The government was elected to look after government business. It increasingly looks like it is being made to closely attend to many matters which are not necessarily government business.
It has been plagued by continuing internal bickerings, such as scores being settled between Minister Bhadain and Finance Minister’s senior adviser, Gérard Sanspeur concerning the Heritage City project. This episode has started resembling a war of proxy between Roshi Bhadain and Pravind Jugnauth, with the latter determined to put some order among the rank and file of certain troublemaking government members.
One might say it was high time to stop the series of disruptive actions from which the government has been suffering almost right from the start. The disruption had travelled so far as to question the government’s mastery of its dossiers. With the Budget Speech of Friday 29th July, there came a semblance of order on the side of the government.
Not for long, however. Once Cabinet decided to shelve the Heritage City project, Minister Bhadain went to the police to make a statement against alleged malpractice indulged in by the Finance Minister’s senior adviser to convince the board of Heritage City Company that the project was fundamentally flawed.
In the public eye, all the revolt of Minister Bhadain appeared to be more than any offence that might have been committed by the senior adviser. It was perceived rather as a confrontation against the leader of the MSM, something resembling indiscipline at the party level as well as an indirect rejection of the Cabinet’s collective decision to set aside the Heritage City project.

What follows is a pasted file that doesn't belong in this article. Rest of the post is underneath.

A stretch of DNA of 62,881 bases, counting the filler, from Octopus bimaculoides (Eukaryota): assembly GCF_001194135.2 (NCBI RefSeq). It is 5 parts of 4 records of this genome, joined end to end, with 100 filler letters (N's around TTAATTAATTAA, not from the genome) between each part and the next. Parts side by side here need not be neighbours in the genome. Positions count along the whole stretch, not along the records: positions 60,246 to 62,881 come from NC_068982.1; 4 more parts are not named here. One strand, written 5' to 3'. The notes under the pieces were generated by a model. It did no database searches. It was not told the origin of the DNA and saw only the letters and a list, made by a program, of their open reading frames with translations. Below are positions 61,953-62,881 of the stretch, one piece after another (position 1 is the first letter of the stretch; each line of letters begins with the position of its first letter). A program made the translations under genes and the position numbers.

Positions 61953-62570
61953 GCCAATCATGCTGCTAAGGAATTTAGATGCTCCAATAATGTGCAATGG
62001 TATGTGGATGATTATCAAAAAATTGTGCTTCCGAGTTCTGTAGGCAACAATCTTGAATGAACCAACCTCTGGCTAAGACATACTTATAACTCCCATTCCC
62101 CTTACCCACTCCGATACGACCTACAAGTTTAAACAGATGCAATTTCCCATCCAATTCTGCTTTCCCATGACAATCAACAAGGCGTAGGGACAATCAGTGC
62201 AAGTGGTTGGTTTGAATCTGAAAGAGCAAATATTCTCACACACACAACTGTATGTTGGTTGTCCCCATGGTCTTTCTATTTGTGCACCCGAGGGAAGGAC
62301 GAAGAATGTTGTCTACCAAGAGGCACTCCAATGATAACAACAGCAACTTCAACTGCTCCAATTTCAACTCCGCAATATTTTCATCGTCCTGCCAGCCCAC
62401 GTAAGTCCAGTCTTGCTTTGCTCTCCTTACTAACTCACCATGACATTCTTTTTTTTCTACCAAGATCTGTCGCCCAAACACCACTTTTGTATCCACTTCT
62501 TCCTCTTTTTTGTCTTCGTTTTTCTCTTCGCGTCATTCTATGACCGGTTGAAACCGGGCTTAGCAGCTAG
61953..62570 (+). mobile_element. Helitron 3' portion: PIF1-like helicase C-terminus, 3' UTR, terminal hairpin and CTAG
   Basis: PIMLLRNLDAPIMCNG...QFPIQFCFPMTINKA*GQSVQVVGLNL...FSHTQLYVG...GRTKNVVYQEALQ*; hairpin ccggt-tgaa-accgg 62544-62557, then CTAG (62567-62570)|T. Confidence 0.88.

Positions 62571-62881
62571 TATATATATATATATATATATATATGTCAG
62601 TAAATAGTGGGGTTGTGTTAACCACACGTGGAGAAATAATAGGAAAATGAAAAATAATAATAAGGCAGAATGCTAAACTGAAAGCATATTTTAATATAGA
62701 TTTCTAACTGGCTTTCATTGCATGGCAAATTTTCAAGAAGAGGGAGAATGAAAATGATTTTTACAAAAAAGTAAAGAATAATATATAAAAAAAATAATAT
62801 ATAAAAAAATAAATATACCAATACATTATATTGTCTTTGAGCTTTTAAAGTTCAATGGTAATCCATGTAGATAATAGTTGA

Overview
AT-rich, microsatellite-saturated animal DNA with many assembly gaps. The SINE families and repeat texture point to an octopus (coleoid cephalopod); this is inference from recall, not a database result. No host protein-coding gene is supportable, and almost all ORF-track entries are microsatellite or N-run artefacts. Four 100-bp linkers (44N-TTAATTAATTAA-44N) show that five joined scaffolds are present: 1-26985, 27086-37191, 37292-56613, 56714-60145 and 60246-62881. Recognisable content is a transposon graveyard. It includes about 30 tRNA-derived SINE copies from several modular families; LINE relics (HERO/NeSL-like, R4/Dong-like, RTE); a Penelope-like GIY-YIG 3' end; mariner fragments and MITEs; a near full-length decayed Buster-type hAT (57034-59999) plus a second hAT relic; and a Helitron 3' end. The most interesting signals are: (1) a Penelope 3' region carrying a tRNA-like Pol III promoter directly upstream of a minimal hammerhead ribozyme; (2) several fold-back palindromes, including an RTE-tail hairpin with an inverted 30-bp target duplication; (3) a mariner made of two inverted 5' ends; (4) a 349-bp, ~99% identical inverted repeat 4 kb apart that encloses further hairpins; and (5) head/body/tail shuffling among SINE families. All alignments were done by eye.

But other stories have surfaced up which have served to keep attention away from the actual work that should be undertaken by the government. One such case relates to reproaches being made in part of the local media against what are alleged to be excessive professional fees charged by Mr Kailash Trilochun, an advocate and a recent adherent of the MSM party.
The latter was appointed legal counsel to the Information and Technologies Authority of Mauritius (ICTA). It has been stated in press reports that he would have claimed and been paid fees for professional services pertaining to one case in which ICTA is involved in an amount of Rs19 million.
An amalgam is being made between his proximity with the MSM and the not well-perceived overly high remuneration claimed. The case has been abundantly splashed in certain newspapers, especially after the Prime Minister in answer to a Parliamentary Question, interjected that he was personally shocked at this amount of remuneration.
Hardly had this matter snatched the limelight than another case allegedly involving Mr Trilochun came out in public. According to an individual who had been arrested by the police in a case of aggression with a cutter on the person of the chairman of the ICTA some three months ago, he would have stated having acted allegedly on the orders of the same Mr Trilochun given that the latter would have been aggrieved by the ICTA Chairman’s resistance to make payments to him as ICTA’s legal counsel.